I hope everyone’s summer has been going well. Here in the ISC I have been productive in synthesizing my new unnatural amino acid protyro. This UAA has the ability to “click” onto other molecules, meaning it has an alkyne group that is able to link to other alkynes, azides, etc. Creating protyro has been an adventure by itself. The actual synthesis is six steps, that involve a variety of organic reactions such as brominations, reductions, nitrations, and deprotections. I have attempted the synthesis twice now. The first time the reactions were going well until the second to last reaction, which was a malonic ester synthesis done via a microwave. When doing a microwave reaction, one needs to add a stir bar to allow a thorough microwaving, but I had forgotten about this fact. After finishing the microwaving, my professor informed me that I had forgot the stir bar, so I added the stir bar and re-microwaved. It is tough to know whether this is what caused the reaction to fail, but after I ran a column, I generated very little product. I decided to start over with precursor that I saved. This time I successfully completed (or thought I had successfully completed) all six steps. I tried to take a H NMR of the final product, and even though they say twelfth time is the charm, all twelve of my attempts were to no avail. This may be due to the fact that I had created very little product, or that the UAA was just difficult in general to read. I tried to NMR in various solvents: CDCL3, Methanol-D4, and even D2O. I decided to go ahead and insert protyro into GFP Waldo, a dimer GFP hybrid, where the UAA was inserted into the 151st residue. Despite having an “iffy” product, my confidence in this insertion lowered once our lab realized our comp cells were tainted. Comp cells are cells whose plasmids are easily edited, and this insertion and selection is done via inserting  antibiotic resistance, namely Ampicillin and Chloramphenicol. Without going into too much detail, we found antibiotics inherent in the bacteria, which means many of our bacteria colonies could be contaminated. Over the course of the next few days, my goal is to successfully synthesize protyro, which means having high yields for each of the synthesis steps.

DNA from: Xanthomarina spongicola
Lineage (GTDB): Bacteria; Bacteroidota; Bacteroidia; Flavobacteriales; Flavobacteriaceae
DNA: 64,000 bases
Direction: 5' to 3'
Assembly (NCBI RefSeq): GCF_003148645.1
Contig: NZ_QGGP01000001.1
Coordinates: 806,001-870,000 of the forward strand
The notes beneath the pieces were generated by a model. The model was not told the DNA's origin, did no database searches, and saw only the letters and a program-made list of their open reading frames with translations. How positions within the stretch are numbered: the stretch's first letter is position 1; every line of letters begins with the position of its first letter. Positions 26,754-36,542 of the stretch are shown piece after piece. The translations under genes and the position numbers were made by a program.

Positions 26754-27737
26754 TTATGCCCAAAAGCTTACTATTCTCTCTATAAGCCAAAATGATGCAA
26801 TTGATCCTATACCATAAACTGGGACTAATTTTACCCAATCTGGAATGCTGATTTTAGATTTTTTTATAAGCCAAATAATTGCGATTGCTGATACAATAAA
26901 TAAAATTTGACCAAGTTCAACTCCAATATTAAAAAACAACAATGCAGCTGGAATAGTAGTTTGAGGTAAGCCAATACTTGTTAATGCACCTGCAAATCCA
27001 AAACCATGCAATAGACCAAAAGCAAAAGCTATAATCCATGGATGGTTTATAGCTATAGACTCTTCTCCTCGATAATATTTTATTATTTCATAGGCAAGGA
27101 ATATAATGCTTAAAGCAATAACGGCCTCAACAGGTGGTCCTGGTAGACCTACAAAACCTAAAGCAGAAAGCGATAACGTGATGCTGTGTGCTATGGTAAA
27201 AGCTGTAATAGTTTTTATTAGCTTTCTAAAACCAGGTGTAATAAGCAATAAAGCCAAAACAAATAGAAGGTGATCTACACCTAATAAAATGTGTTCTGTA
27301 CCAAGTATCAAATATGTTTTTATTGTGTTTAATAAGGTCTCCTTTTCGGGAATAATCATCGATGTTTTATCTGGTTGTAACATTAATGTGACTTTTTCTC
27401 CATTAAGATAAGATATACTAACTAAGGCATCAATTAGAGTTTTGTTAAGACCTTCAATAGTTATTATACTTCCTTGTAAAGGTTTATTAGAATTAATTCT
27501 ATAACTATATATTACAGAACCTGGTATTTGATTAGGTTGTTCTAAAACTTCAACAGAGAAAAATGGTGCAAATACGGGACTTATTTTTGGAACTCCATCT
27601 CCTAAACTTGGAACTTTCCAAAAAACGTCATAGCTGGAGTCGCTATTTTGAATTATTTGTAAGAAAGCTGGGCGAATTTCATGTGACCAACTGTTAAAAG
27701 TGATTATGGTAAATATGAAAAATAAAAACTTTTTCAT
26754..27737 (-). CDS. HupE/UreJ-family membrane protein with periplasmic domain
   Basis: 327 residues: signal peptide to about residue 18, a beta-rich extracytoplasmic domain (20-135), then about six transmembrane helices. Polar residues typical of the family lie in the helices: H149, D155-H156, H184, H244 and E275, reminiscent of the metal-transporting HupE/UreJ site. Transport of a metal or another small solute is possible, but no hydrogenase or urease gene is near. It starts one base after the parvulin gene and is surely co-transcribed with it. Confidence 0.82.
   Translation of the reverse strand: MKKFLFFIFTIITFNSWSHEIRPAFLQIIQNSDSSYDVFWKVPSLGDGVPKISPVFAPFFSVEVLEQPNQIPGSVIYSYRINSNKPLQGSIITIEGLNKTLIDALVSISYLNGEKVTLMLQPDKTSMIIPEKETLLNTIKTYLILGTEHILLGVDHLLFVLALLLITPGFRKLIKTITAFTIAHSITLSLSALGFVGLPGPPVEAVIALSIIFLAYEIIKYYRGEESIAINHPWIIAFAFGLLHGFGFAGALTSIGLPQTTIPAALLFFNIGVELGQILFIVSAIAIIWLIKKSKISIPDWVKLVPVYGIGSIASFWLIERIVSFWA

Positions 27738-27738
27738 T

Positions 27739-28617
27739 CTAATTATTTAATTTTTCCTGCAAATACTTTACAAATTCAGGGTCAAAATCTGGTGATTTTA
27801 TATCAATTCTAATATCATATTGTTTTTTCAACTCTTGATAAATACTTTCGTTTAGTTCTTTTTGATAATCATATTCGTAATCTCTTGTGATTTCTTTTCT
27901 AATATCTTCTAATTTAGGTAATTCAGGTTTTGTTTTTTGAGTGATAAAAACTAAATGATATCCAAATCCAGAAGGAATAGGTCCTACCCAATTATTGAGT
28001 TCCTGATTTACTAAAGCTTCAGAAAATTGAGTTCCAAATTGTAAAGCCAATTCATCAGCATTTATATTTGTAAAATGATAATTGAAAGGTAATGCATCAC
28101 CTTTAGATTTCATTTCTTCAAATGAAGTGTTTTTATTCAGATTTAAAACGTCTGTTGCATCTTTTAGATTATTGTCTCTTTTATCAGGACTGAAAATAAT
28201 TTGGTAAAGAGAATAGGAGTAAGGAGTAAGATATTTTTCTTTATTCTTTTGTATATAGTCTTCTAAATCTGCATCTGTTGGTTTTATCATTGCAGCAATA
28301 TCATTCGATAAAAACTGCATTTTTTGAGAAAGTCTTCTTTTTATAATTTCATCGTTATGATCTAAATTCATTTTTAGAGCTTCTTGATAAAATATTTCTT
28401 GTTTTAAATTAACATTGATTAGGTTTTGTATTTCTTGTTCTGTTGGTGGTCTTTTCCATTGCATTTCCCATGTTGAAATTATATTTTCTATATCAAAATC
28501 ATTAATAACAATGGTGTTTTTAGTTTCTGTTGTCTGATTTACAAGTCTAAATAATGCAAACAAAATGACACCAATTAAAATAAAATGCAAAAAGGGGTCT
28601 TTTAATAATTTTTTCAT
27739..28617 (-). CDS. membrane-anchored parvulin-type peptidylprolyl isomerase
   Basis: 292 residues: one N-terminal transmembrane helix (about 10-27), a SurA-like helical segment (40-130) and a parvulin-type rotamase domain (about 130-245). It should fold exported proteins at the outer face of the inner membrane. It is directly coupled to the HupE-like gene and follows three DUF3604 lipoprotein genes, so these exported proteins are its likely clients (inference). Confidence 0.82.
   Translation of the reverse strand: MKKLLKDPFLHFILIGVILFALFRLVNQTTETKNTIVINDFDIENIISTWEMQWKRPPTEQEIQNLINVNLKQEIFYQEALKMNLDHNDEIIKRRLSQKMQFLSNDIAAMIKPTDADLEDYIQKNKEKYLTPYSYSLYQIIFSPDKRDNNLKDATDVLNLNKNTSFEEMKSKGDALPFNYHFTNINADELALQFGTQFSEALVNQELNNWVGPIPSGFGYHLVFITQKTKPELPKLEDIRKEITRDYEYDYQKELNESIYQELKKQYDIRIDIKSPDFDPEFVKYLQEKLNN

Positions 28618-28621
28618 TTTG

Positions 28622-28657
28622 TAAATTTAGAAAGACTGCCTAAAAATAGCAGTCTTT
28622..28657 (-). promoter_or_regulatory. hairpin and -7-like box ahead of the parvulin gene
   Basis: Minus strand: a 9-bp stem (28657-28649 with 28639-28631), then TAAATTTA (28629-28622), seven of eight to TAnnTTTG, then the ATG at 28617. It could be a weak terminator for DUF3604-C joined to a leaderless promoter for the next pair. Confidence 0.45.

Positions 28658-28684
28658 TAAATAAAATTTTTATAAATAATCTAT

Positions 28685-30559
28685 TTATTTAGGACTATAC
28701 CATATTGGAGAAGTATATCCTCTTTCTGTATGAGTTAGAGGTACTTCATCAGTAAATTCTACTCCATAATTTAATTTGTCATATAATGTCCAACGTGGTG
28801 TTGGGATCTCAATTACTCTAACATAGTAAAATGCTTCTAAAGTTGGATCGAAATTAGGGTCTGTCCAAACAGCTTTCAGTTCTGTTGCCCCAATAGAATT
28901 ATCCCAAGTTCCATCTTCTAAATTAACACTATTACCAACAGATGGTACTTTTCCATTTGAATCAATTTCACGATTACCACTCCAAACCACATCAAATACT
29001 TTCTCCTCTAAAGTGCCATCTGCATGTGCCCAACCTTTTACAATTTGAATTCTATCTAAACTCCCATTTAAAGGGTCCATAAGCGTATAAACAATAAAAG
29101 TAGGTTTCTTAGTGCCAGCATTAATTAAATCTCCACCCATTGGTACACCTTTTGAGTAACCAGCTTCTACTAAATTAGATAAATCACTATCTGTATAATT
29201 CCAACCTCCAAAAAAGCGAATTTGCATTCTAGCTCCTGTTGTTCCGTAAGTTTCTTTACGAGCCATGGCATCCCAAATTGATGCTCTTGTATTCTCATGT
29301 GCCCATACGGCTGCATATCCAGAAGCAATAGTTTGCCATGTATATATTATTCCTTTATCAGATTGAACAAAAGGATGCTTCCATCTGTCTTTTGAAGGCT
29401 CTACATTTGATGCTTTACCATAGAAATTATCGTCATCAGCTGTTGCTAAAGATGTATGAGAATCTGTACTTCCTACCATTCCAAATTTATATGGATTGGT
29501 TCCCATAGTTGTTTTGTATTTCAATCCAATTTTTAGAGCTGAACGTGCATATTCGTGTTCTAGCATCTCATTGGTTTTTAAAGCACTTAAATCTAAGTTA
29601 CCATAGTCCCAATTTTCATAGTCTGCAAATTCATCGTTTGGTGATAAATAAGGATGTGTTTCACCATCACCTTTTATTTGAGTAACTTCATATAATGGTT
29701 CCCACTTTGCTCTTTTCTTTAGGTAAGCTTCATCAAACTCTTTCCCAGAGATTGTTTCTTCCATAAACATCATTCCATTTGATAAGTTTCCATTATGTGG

My time with Florence the fluorimeter has been intriguing, yet tiresome. I have done over a hundred scans of different proteins with my AzoBenzene compound, many of these with varying solutions such as PBS buffer and 1X tris buffer. I have seen many interesting traits from the fluorimeter, but handling the data can be overwhelming. Each scan produces several hundred data points, all of which have to be transferred onto a separate excel sheet and compiled. While this is a very necessary part of my research, I have become weary of the constant scans, and I’m worried I have become inundated with graphs on lines.
I have much more information and results to come in the next few days so stay posted, and thanks for reading!

Researching in Italy, the Terme di Diocleziano, and the Laudatio Turiae in person

 

Almost a full month since my return from Italy, I am finally settling in to begin the second phase of my research. To remind anyone reading, my summer research focuses on a laudatio funebris commonly known as the Laudatio Turiae, looking at both the importance that it represents as transitional document and the importance of the information on gender roles in the beginning of the Roman Empire that it carries. During the second part of my project, I will focus my efforts on the epigraphy of the inscription, especially the language itself. The third stage of my research will deal with the content of the document, particularly its representation of Augustan womanhood.